Aug 29th, 2011 at 01:57 GMT
So many thanks to sproutcm for the Editor's Pick! WOOHOO!
Aug 29th, 2011 at 09:02 GMT
this is a great game myb555 and may i ask what is an editor's pick.
Aug 29th, 2011 at 12:32 GMT
Thank You! An editor's pick is when the editor for the category picks your quiz for the Editors Pick because they think the quiz is great or they think it can be a great quiz, and having an editors pick increases the plays of a quiz, so they will know.
Aug 30th, 2011 at 09:27 GMT
Dang it, couldn't get the spelling of magellanic or kuiper right, oh well, now I know. Cool quiz :D
Aug 30th, 2011 at 16:26 GMT
There are 13 constellations on the zodiac.
Aug 31st, 2011 at 19:46 GMT
Fun quiz myb555! I do have 2 improvements though: an 'extrasolar planet' is another name for an exoplanet so 'extrasolar' should be accepted, and in the I clue, the word after 'supernovae' should be are, not is, because 'supernovae' is plural.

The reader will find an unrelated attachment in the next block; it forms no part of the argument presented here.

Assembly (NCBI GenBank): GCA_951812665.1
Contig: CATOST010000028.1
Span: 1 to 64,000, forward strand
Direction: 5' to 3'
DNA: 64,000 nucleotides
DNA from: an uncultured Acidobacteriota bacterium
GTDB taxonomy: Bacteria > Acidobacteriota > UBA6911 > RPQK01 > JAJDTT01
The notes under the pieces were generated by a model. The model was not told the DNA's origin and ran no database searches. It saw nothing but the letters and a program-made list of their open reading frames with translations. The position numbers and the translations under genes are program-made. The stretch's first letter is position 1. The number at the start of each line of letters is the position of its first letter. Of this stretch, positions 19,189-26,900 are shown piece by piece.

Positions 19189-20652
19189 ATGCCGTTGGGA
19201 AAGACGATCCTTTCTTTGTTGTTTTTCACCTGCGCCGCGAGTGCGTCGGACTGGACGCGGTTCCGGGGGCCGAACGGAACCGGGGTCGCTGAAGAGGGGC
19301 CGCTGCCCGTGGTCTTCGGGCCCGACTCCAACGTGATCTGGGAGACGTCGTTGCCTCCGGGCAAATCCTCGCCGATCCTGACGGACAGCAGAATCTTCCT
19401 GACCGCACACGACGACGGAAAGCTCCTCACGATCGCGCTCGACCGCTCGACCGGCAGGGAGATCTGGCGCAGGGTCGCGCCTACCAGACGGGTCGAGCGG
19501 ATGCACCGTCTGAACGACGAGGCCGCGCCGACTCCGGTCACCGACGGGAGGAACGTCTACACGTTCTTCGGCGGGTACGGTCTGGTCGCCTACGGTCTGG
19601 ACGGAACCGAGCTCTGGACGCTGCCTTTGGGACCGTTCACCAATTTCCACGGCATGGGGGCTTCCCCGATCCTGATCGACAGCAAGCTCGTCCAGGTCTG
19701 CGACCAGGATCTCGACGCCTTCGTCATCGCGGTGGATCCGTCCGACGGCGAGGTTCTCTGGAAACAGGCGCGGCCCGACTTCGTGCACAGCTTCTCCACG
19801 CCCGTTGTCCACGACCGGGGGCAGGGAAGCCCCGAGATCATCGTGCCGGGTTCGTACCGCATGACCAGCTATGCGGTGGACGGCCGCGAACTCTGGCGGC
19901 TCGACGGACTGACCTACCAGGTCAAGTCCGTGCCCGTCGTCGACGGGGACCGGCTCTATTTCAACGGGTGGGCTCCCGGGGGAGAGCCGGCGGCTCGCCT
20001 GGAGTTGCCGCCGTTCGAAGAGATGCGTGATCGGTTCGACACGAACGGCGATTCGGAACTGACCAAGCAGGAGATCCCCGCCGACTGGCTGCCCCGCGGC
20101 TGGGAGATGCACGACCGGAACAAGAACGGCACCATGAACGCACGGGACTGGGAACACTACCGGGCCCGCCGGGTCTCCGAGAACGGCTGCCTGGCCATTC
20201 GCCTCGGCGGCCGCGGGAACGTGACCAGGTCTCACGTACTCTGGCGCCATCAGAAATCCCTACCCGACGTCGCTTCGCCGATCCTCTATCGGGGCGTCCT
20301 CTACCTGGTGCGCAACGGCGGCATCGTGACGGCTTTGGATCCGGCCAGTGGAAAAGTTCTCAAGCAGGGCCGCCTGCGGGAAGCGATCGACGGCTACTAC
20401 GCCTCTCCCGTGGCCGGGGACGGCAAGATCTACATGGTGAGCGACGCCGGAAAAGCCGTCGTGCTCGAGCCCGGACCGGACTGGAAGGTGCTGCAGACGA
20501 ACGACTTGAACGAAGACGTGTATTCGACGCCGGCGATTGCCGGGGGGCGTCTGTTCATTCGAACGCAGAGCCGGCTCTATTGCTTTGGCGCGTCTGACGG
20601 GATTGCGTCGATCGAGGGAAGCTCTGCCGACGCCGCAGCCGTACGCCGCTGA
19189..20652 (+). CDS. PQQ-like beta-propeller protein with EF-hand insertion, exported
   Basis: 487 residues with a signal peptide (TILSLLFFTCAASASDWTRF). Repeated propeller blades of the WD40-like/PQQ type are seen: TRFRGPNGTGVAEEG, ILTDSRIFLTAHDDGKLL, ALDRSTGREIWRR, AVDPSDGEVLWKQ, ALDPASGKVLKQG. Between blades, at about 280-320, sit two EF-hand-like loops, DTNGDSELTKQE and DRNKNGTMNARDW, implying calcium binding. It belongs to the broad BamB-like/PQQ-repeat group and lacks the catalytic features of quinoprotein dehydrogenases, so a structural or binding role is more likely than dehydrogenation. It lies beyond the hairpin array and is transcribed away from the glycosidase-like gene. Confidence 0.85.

Aug 31st, 2011 at 23:27 GMT
@jam1 Thanks, i fixed those. @antithesys Well, since the sources i found for that question differed, i got rid of the number completely.
Sep 30th, 2011 at 04:01 GMT
I missed 7 on first try, and I'm still in 60th percentile. I think I know a fair share of Astronomy, and can't imagine 40% being ahead of me. The only things I can think of is that only people like me interested in Astronomy are taking this quiz, or people are taking it more than once, just to say they got a higher score...
Sep 30th, 2011 at 04:03 GMT
sorry, that was a mistake. it was 83 percentile
Game published: Oct 19th, 2011 at 15:03 GMT
Oct 19th, 2011 at 17:17 GMT
finally a quiz for an astro nerd like me. 23/26
Oct 19th, 2011 at 17:31 GMT
You say that "extrasolar" has been added as an answer, but it didn't work for me.
Oct 19th, 2011 at 17:35 GMT
wow, I only got 6. I played on my phone and didn't even notice the A-Z letters until 30 seconds were left. I would've only gotten 7 anyway with the first letter clues...